Making Friends as Adults

Updated: Aug 22, 2019




"When I was a child, I spoke and thought and reasoned as a child. But when I grew up, I put away childish things."

1 Cor 13:11





Adulting is hard! Why as kids did we want to grow up so badly? I don't know, but I could give you a list of things that make it difficult to be an adult as I'm sure we all could. But in the recent years the thing that's been the hardest for me, is making friends.


I guess I would kind of say I was once "popular." Or at least I never felt like I struggled to make friends. I know that as you grow up people change and sometimes drift apart but recently I've become particularly closed off and really have had a difficult time relating to other Christian women and connecting on a deeper level.


Some of it is definitely due to my own insecurity and some of it is just general lack of relation. I will also say that it's way harder being married and trying to factor in couple friends. I'm honestly starting to think that realm is just impossible. Often we meet a couple and either the husband is on fire for God and the wife isn't or it's the other way around. We rarely meet a pair that both love Jesus like we do and when we do I sometimes just feel like they don't like us or we just don't click (I'll address this concept further later). I know we're not everyone's cup of tea and that's ok but a lot of the time it just feels "one" sided like we're the only ones reaching out and trying to invite people over and get to know them.


Now I could go on a long rant (like i sometimes do) about how no one likes me everyone hates me wah wah wah. The truth is, most of it is my fault. Building relationships takes intention and effort. Frankly, I suck at staying in contact and sometimes am just lazy.




Out of sight out of mind. I think that's sometimes the issue with most of us. We all have lives and our own agendas, and honestly we live in a "me" focused world. We tend to think "oh if they wanted to talk to me they would call." But they're over there often thinking the same thing, and it becomes a viscous circle of waiting for the other person to reach out and sitting in a puddle of loneliness and self pity thinking no one likes us. I hate to tell you this, but that's a childish way of thinking which I'm sure we're all guilty of at one time or another. We have to be diligent in what we can do about it, and we need to grow past that and mature even in our thoughts.


A friend loves at all times , And a brother is born for adversity. Proverbs 17:17

Good times and bad. Don't just be an okay friend, be a good friend and show love even when someone maybe doesn't reciprocate.


I know I've been on this "work" kick lately, but guess what relationships also take work. Marriages, friendships, and even our walk with God. We have to be intentional and work at building those relationships. God built us for relationship because He's a relational God and we are built in His image (Gen 1:27). He gave us the perfect example of what it looks like first in the communion of the trinity and second through Jesus himself. I love the book the Shack for so many reasons, but one of my favorite parts is when the Holy Spirit shows us the example of what true relationship looks like in Them. It wrecked me. Humans have messed so many things up but specifically the concept of relationship. Everyone wants something from one another and the concept of serving each other verses what can I get from them is oblivious to us. And we all want to "click" with someone before we want to be in their lives. This idea of having to "click" with someone only makes sense if we have the idea of what can "I" get from this relationship or how can "I" benefit from being friends with them.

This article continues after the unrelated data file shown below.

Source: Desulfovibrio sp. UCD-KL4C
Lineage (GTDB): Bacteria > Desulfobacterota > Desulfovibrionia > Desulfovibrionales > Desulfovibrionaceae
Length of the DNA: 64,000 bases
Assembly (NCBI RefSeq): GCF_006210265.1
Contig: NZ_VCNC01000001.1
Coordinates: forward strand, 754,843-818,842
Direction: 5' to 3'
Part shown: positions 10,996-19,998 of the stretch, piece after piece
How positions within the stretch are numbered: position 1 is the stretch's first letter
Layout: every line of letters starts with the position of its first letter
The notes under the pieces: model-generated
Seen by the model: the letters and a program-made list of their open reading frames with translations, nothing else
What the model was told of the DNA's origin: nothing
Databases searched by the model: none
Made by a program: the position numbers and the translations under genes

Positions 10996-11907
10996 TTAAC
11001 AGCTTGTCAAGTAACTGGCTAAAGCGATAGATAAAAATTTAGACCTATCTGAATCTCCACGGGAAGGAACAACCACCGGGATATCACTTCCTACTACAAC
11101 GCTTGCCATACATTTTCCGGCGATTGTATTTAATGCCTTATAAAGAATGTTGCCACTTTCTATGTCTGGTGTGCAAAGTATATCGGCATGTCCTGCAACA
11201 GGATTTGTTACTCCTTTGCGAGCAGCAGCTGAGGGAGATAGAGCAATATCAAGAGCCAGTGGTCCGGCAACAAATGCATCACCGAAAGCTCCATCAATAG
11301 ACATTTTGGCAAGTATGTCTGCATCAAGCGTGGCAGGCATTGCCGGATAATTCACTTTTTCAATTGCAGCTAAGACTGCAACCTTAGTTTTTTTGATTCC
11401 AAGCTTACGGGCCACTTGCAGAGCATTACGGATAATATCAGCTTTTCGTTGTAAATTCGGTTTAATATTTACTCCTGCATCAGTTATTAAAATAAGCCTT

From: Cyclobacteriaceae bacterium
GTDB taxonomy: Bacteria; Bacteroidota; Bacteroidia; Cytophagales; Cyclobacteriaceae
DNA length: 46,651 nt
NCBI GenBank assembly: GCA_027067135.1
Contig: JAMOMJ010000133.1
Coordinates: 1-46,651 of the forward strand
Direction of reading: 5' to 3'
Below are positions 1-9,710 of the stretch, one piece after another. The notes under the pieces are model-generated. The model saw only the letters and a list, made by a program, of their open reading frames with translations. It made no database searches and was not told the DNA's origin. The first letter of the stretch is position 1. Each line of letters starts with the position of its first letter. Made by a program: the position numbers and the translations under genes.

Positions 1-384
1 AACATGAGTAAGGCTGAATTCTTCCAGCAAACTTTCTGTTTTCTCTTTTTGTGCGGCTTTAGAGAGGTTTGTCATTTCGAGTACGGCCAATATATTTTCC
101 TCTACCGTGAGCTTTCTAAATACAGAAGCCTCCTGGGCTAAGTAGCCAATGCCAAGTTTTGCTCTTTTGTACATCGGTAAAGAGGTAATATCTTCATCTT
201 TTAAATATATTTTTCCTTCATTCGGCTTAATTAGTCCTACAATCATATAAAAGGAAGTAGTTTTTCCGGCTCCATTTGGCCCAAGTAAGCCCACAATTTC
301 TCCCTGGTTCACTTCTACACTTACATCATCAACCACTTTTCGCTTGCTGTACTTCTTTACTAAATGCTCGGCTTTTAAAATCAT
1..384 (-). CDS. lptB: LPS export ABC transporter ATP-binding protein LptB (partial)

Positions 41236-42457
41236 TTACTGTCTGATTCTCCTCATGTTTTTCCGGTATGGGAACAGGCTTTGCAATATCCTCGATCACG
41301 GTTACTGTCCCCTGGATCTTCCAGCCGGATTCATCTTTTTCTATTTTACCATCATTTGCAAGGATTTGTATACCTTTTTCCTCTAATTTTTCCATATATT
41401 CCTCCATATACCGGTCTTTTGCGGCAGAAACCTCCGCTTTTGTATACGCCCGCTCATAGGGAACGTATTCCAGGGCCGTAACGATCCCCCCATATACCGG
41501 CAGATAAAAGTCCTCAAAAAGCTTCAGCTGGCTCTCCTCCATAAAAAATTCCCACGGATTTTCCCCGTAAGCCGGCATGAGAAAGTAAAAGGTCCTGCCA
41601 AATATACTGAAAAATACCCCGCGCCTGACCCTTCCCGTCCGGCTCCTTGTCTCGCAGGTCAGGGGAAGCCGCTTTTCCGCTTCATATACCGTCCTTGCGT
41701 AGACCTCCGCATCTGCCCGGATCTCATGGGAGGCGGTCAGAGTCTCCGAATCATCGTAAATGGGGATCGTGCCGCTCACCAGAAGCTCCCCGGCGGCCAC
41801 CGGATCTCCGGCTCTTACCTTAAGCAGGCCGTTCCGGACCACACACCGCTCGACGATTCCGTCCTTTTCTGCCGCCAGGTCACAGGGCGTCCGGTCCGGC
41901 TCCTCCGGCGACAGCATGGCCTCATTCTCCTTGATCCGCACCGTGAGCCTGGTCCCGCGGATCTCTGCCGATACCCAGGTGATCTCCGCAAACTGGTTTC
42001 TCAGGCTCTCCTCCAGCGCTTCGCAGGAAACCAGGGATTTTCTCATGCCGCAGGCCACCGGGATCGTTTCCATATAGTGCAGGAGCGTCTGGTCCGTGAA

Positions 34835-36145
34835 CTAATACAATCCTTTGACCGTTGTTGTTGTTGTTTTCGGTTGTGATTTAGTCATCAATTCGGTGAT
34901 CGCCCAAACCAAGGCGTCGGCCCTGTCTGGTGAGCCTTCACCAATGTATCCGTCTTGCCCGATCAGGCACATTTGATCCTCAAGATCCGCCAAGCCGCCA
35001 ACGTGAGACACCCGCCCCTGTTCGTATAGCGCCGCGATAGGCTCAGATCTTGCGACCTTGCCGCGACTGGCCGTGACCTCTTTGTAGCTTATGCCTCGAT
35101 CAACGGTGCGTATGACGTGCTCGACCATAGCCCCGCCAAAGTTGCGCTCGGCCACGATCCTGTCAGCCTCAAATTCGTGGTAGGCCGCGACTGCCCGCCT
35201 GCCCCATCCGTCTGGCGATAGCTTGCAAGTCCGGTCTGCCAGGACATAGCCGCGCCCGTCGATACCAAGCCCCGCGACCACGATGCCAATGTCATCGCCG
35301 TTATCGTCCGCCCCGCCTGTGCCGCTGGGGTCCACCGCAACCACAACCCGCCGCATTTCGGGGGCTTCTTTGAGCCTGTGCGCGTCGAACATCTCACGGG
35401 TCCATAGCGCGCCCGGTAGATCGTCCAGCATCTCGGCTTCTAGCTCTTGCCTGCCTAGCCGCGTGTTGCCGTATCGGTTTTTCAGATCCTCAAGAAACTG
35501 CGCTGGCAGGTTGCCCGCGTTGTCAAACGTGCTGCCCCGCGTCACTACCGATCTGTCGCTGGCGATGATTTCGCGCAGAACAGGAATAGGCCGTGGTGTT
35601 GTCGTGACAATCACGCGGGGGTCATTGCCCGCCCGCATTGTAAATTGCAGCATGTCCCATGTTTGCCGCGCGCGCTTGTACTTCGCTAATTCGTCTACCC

We need to stop looking for people who are "like" us. Instead, if we can learn to see the value in each other's differences, imagine how much more functional our friend groups and ministries could be. I don't want another me in the room, I'm more than enough to handle. I want to be around people who balance me out and strengthen me in the areas I'm weak. That's why iron sharpens iron (Prov 27:17) because my rough edges and yours scrape each other off and smooth each other out.


Let us think of ways to motivate one another to acts of love and good works. And let us not neglect our meeting together, as some people do, but encourage one another, especially now that the day of his return is drawing near. Hebrews 10:24-25


If we can just come together in fellowship, to encourage one another in our differences, maybe the friendship realm wouldn't feel so frustrating. Maybe, just maybe, if we worked at cultivating new relationships and maintaining old ones we wouldn't feel so lonely and secluded.


I challenge you this week to reach out to someone new and someone old and try to encourage them and see how they are doing. Not just based on this challenge though but because you genuinely want to be relational. Don't listen to the lies of the enemy that says they don't like you or they'd call if they were free or even interested. Be the bigger person and make the first move. Call someone and go on a coffee date and spend time finding as much about that person as you can. Ask the Holy Spirit to tear down the walls you've built around yourself to grant you false security and ask Him to help you overcome the fear of rejection living inside us.

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